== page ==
Monday, May 22, 2017

Chrono Trigger: A Benchmark in Time-Travel Video Games

Squaresoft had a golden era in the 1990s. As someone who is just starting to realize that he's not exactly "young people" anymore, I sometimes forget that there are people who are legitimately adults who don't really remember the 90s.

The SNES era saw the release of Final Fantasy VI (released as III in the US as there had only been two of the five games released here at that point. For VII they just synched up the series with Japan,) Secret of Mana, Super Mario RPG, and Chrono Trigger. Of these, I really played a lot more Mario RPG and Secret of Mana when I was a kid, but in college, I got the PS1 port of Chrono Trigger (played on my PS2, so it was kind of doubly removed from its original form) and I realized it's one of the greatest games of all time.

And one of the reasons that it was so good is that they managed to create a solid time-travel narrative that was not impossible to follow.

Time Travel is, hypothetically, one of the coolest subjects in fiction, but writing it is very, very hard. For one thing, because it's a totally hypothetical thing that may be not just physically impossible, but actually metaphysically impossible if fully considered, the logic surrounding it has to be worked out by the writer. And it's easy to slip up and be inconsistent.

Now, to be fair, Chrono Trigger is not always perfectly consistent - generally, the party members are immune to changes in the fabric of history, allowing them to remember other versions of events before they changed them. However, there's also a part where party member Marle disappears from existence because her ancestor was kidnapped and presumably would be killed without further intervention.

Still, as interesting as it is to talk about the logical paradoxes that can arise from being able to manipulate the events of history, one of the other really great opportunities in a time-travel narrative is to see how familiar things change.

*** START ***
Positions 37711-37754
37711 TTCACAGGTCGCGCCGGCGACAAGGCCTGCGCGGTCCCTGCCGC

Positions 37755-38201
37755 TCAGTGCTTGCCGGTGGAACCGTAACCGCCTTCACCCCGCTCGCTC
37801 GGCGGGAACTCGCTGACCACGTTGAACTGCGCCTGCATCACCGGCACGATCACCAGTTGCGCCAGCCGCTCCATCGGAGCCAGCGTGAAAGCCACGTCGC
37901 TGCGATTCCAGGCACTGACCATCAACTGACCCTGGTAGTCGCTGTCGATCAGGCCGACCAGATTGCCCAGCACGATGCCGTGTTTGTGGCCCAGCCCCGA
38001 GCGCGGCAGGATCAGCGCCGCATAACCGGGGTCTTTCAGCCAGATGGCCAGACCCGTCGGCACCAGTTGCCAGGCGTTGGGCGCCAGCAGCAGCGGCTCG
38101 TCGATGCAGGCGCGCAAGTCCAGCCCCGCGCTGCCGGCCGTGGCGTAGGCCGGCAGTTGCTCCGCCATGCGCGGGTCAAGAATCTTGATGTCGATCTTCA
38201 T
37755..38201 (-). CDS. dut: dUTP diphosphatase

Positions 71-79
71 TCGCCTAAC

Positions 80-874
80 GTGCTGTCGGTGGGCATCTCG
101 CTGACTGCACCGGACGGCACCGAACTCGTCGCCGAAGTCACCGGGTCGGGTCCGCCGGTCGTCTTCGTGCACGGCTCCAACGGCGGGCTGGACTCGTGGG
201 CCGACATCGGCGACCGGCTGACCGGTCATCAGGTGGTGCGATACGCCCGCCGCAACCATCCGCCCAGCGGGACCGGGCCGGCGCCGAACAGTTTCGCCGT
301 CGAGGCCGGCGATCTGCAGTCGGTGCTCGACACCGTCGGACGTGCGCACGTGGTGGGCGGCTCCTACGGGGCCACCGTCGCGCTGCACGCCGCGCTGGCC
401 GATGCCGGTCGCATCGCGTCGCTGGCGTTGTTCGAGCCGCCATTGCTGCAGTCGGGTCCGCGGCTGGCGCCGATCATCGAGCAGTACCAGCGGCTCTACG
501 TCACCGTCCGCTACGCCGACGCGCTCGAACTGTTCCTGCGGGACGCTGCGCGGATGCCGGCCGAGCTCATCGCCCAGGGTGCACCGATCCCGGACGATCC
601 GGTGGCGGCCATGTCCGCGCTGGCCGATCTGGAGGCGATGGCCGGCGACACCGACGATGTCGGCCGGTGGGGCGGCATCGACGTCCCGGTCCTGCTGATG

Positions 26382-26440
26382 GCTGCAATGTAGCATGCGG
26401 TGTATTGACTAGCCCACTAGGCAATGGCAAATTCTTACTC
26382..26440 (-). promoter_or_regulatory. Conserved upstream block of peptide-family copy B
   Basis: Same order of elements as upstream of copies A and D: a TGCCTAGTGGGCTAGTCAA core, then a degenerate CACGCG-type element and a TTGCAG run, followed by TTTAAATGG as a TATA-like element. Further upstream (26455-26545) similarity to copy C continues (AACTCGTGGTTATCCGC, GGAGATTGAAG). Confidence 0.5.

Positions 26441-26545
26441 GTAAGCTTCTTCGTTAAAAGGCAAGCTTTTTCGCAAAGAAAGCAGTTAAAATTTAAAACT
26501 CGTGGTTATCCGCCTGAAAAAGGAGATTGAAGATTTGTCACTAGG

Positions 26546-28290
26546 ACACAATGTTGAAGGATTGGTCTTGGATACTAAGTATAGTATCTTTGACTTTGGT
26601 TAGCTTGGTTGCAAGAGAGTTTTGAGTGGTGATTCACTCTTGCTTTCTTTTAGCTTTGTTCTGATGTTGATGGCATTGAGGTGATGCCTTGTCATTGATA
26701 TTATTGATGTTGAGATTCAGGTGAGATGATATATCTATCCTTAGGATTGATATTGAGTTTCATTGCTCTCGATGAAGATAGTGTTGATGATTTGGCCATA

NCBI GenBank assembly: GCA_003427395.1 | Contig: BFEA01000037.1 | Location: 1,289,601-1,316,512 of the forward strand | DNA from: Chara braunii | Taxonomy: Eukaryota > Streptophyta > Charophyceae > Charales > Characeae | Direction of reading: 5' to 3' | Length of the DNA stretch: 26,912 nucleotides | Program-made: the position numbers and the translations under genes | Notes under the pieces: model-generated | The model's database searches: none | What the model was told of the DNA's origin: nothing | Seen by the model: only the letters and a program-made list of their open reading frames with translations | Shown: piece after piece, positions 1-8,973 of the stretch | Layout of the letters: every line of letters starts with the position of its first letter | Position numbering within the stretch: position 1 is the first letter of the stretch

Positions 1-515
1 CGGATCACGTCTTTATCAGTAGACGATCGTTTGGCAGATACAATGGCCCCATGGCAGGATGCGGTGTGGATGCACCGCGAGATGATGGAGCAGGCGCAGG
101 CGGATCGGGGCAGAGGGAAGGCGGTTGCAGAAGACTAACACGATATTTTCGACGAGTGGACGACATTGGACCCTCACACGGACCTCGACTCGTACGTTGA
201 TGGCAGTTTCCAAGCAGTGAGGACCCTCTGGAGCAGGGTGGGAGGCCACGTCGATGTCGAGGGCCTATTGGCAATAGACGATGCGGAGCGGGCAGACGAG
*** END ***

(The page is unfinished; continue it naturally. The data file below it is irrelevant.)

For example, the game starts in the modern era in 1000 AD (the years are a little misleading, as 1000 seems more like 1990, and 1999 looks like some kind of futuristic civilization even though the game was made only a couple years before that in the real world.) In 1000, there is a town full of beings that look monstrous, but they're perfectly friendly. However, when traveling back to 600 AD, there is a war between the human kingdom of Guardia and the Mystics - those very same monsters that will be friendly in the present. In fact, when the game begins, the leader of the Mystics, known as Magus, looks like he's going to be the main bad guy of the story.

One also gets to play some fun games with long periods of time. One of the party members is a robot from the future, and there is a side-quest toward the end of the game in which you can have Robo (ok, the character names are not the most creative) start working on irrigating and planting trees in a desert and then quickly traveling several hundred years into the future and picking him up when the job is done.

I don't think I've seen any other games pull off time travel as well as Chrono Trigger. Time Splitters: Future Perfect did have some fun with it, but not nearly to the same degree.

Chrono Trigger had one sequel, Chrono Cross, which I never played, but it never grew into a large franchise like Final Fantasy (or Secret of Mana, which I actually think went on to have several games, even though I'm almost utterly unfamiliar with anything but that one.)

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